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The Prime Minister's Daughter

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Mayflower, St Albans, 1974
(price: 40p; 224 pages)
first published in Great Britain by Hamish Hamilton, 1964

dedication: to Natasha

The blurb on the back:

The private lives of people in power.
Randall cannot control his wife. He certainly can't control his daughter. But he can, as Prime Minister, brilliantly control the government. And when a better man might have toppled and gone under, he remains unscathed in one of the most sinister and thrilling political novels ever published.

'Outstanding. A first-class story-teller with the style and vivid tautness of a Kipling' - Illustrated London News
'Splendid entertainment ... Edelman is a wonderfully readable writer, a quality he shares with Somerset Maugham' -
Times Literary Supplement
'Edelman is a most practised writer of political fiction. The plot, the dialogue, the suspense, the atmosphere, all reveal a marvellous skill' - Michael Foot

opening lines:
'Is that his head?' said Lady Drayford. Her voice, commanding even as she inquired, overlaid the
allegretto grazioso.

We start with the launch of a movement to combat the spread of pornography. Later we see an ambitious young backbench MP get a new job as a newspaper columnist, a Chancellor of the Exchequer lose his job in a reshuffle and a press baron fail to get recognized in the Honours List. And behind it all are flashbacks of the Prime Minister's daughter having an affair with a married man whilst in America.

It all seems potentially interesting, and those quotes on the back are matched by further praise inside from the Observer, Glasgow Herald, Irish Times, New Statesman and The Times. I don't like to fly in the face of such unanimity , but I have to say, I don't get it. I mean, it's perfectly well-written (though Kipling and Somerset Maugham is pushing it) but it doesn't really hang together and frankly I don't really see why Mr Edelman bothered to write it. Really, what was the point? It's not a proper novel - just a random collection of incidents - it doesn't tell you anything you didn't already know and it lacks any satirical thrust.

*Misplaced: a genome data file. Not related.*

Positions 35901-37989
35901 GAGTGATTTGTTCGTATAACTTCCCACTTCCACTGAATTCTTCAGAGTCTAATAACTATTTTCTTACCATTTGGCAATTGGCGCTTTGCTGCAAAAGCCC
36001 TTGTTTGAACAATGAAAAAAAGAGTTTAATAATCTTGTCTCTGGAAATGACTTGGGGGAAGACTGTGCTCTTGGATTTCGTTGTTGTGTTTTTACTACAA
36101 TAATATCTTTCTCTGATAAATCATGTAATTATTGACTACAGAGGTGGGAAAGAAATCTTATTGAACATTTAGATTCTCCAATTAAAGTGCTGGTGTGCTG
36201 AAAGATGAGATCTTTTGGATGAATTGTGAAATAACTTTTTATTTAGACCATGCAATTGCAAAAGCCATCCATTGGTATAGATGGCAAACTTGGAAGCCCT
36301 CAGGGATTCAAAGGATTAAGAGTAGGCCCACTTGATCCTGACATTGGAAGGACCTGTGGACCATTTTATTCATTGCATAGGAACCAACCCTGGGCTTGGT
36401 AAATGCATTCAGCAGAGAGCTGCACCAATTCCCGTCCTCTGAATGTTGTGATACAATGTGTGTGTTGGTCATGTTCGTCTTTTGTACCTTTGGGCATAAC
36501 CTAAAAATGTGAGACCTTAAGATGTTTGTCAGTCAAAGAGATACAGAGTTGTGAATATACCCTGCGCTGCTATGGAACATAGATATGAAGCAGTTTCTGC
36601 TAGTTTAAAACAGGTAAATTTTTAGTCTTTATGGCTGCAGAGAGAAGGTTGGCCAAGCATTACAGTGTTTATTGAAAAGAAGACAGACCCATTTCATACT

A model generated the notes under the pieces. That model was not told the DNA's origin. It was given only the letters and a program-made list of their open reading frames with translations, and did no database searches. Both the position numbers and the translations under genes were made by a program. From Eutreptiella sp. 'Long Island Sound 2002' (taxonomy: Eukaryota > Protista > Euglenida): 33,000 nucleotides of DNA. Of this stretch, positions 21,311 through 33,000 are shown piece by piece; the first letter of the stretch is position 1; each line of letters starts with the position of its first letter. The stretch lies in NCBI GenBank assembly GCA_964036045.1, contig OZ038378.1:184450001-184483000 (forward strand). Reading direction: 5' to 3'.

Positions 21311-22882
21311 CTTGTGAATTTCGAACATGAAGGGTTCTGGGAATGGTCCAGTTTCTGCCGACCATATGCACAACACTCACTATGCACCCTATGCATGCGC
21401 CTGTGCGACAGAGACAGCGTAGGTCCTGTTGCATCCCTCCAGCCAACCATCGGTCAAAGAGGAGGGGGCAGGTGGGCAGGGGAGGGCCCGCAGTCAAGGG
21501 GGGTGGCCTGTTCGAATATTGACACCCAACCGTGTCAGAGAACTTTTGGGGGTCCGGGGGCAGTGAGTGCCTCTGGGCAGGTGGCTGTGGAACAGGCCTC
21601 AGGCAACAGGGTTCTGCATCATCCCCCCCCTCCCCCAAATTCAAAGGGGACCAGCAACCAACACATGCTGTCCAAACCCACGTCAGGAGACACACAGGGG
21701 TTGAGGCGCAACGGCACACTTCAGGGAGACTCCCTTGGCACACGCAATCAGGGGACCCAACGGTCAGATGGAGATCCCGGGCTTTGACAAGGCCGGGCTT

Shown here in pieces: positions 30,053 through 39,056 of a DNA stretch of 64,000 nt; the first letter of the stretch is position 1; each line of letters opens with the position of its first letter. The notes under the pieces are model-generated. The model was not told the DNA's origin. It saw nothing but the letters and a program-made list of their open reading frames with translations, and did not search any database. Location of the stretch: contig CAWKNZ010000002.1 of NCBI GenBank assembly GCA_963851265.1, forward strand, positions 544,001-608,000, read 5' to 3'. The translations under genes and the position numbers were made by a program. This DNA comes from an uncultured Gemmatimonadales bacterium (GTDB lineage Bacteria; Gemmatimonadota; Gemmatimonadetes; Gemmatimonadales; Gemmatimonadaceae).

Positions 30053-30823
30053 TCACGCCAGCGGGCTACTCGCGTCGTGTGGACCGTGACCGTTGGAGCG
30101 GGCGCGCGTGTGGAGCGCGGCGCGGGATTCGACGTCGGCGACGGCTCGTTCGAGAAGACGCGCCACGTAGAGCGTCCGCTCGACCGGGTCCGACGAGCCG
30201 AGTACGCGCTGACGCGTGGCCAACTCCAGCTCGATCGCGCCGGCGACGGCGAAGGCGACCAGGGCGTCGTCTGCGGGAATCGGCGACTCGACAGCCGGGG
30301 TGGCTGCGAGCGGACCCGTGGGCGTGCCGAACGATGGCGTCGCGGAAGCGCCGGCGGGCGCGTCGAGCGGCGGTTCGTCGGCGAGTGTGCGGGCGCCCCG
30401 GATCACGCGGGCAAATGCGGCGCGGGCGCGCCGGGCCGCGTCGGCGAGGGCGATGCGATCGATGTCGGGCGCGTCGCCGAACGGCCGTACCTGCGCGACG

Oh well, here it is. It's got a nice cover. And - to be fair - there are occasional flashes of insight, as in this account of the hapless Chancellor:

What had made matters worse was Lacey's off-the-cuff comment to a TV interviewer before a Guildhall dinner when, stepping in white tie and tails out of his car, he said in connexion with a new redundancy of nearly ten thousand aircraft workers,
'In times of change, we must all make a few sacrifices and put up with some transitional inconvenience.' (p.84)

Mr EdelmanThis, remember, was written in 1964. Nice to see that politicians were always dumb in their dealings with the media.

Maurice Edelman (1911-75), incidentally, was the Labour MP for Coventry North-West until his death (he was followed by the entirely blameless Geoffrey Robinson) and also wrote some other stuff like The Minister (1961), The Crossfire (televised in 1967) and some non-fiction. You might also wish to know that this novel was itself turned into a television play in 1970 for Thames TV's Armchair Theatre series.